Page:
Getting a Non-Teaching Job in Japan By using LinkedIn.

Most people want to know what it takes to move to Japan, and live in Tokyo without having to teach English to young kids. You talk about moving to Japan and living there, but really if you are honest with yourself, the dream is to live in Tokyo.

If you’re an American like me, it’s going to be hard for you. It is something that you will need to work on and lay the groundwork for prior to coming. (Americans can only stay in Japan on a 3 month tourist visa per trip, and without a residence card, you cannot apply for a bank account, contract a cell phone, or do anything aside from spend your own money!!!!)

One thing that I cannot suggest enough is to LEVERAGE LINKEDIN!!!! Linked in is a great way to build contacts and socially proof yourself.

Put yourself in the shoes a potential employer…. who would you rather hire? The guy who has no common connections, or the guy who has 500000 common connections in your industry. Build your linked in profile!!!! If you are not already doing this, you should be slapped.

Here was the point A-B process for me getting hired in Japan.

2012 – Exchange Semester in Shanghai China – First time overseas, learned basic Mandarin, was exposed to the possibility of becoming an entrepreneur. Tried to Stay, was going to quit school in order to intern, couldn’t find a legal way to stay. The chinese have a saying or chengyu… 破釜沉舟, which means smash the cauldrons and burn the boats, or cut off all angles of retreat. I went back to chicago feeling a bit defeated, but resolved.

2013 – Slogged through one last semester in Chicago while cold calling Comapnies in Shanghai, hated being in an environment where no one knew the possibilities of economic growth in Asia, it was like jumping in a time machine and going to the roaring twenties for 5 minutes and then being dumped into the middle of the great depression. All during this last semester I was emailing companies with resumes, finding their ceos and emailing them.

(ALWAYS…. ALWAYS!!!! Email the person in charge. The leader of a company will not be insecure and perceive you as a threat, they will also be impressed that you have the balls to email them directly. Successful response rate may be much lower, but if they do respond, chances are, you’re coming into that interview with a whole lot of clout in your corner. Who wants to tell the CEO that the candidate they recommended for an interview was an idiot? … but I digress.)

Received an email from the coo of http://www.italki.com, they have a position – one catch, can’t sponsor visa. I figure out a way to quasi-legally work by self sponsoring my own business visa. (Many other foreigners did this, the category has since been neutered.) I sell all of my things and buy a one way ticket to Shanghai.

2013 – Shanghai – I slog it out for 9 months on Low-Pay, meet awesome people at an awesome church community, and end up meeting my now wife. In this time I was able to take a trip to Tokyo with friends and experience Japan for the first time. I was also able to travel in China, learn Chinese and be exposed to many different cultures, foods, opinions, and attitudes.

Meet my now wife; She is only in town for a few months. I quit my job and move to Hong Kong because that’s where she’s going back to.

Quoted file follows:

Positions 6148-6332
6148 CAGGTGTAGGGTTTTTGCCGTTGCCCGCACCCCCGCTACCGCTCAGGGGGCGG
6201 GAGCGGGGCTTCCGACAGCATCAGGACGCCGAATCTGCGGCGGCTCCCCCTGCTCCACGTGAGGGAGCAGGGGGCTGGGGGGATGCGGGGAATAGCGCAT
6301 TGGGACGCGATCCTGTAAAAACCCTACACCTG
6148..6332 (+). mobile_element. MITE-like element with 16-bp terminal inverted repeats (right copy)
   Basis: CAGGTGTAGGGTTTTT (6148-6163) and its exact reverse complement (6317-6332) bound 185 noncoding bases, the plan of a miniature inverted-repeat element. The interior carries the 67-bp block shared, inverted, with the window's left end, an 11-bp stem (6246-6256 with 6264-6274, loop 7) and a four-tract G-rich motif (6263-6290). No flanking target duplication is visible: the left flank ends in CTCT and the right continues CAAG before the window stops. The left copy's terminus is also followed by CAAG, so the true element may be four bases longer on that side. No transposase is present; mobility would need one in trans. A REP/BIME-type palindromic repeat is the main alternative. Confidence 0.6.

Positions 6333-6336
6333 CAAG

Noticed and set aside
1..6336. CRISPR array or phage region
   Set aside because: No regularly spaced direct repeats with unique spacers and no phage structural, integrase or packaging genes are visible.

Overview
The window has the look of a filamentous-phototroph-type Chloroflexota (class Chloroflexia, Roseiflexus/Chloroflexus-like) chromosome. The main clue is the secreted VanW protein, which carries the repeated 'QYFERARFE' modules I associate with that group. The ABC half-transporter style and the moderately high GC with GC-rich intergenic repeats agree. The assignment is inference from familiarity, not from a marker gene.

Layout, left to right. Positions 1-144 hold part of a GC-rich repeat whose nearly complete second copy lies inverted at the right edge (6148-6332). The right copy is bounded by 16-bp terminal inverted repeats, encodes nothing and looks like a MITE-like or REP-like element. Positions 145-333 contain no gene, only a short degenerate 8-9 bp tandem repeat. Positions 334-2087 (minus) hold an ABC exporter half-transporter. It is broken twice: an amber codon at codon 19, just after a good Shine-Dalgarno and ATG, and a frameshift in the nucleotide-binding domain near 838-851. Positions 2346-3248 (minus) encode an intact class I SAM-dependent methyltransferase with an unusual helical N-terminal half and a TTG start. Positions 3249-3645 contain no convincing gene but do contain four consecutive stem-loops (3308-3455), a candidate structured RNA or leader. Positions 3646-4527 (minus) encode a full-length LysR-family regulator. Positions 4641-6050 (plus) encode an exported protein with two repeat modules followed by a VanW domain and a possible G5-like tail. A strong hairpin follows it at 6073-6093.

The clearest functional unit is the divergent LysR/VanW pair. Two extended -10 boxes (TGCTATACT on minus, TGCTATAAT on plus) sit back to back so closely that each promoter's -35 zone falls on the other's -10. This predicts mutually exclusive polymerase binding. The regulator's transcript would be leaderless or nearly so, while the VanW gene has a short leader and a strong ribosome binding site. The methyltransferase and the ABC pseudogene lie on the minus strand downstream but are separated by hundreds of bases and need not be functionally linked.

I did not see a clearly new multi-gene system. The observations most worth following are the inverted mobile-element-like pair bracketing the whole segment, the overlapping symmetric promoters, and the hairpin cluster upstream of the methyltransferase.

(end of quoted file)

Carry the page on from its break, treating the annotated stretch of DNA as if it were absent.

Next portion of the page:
I show up in Hong Kong with no solid plan and no prospects. I cold call every english speaking sales position available, after four weeks I have two offers. I take a position as a Surveyor for an upscale moving company servicing hyper-wealth individuals. I meet many REAAAALLLY rich people. Some are nice, most are not. Almost all of them have maids. I need to get out of Hong Kong.

After one year, we decide to take action. I quit my job and we book tickets to Japan. Before coming, I reach out to several different companies through linked in. One of which I’m familiar with and I have used their products. I tell them that I have already booked my tickets and that I will be in town from x to x. (IF YOU WANT TO COME TO JAPAN It is always a good idea to commit to your outcome and give the employer the knowledge that you will already be there. It gives them the ability to not be concerned with your well being. It is not their fault if it does not work out for you, and it absolves their responsibility.)

I get hired. – I work hard.

If you do get hired, make sure you don’t act like a ponce, running around and partying. Show up to work on time and do your best to give your new employer the knowledge that you are serious and that you want to continue working there.

Getting a job in Japan is something that you need to work towards consistently, and build your skillset towards. If you are not fluent in Japanese that’s okay, but you need to be able to justify to the Japanese Government, why you are valuable.

Learning Japanese Helps.

If you want to learn Japanese and get a heads up over other people, I recommend lessons from this website: http://www.japanesepod101.com/member/go.php?r=1129126&i=b27

So as you can see, my moving to Japan was a long time coming with a resume that aided me, and a commitment and risk that allowed me to show that I was serious.

Know your outcome and achieve it!

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One thought on “Getting a Non-Teaching Job in Japan By using LinkedIn.

  1. “but really if you are honest with yourself, the dream is to live in Tokyo.” – maybe for you. It’s really rude to think that your own dreams and aspirations are also other people’s (and to imply that they are lying to themselves if that’s not what they want). Tokyo is a terribly crowded place where people are way less kind than anywhere else in Japan and it’s expensive, too.The only people I’ve met who wanted to live there were teenage weeabos and Americans who simpy didn’t know a single other name of a Japanese city.

    Like

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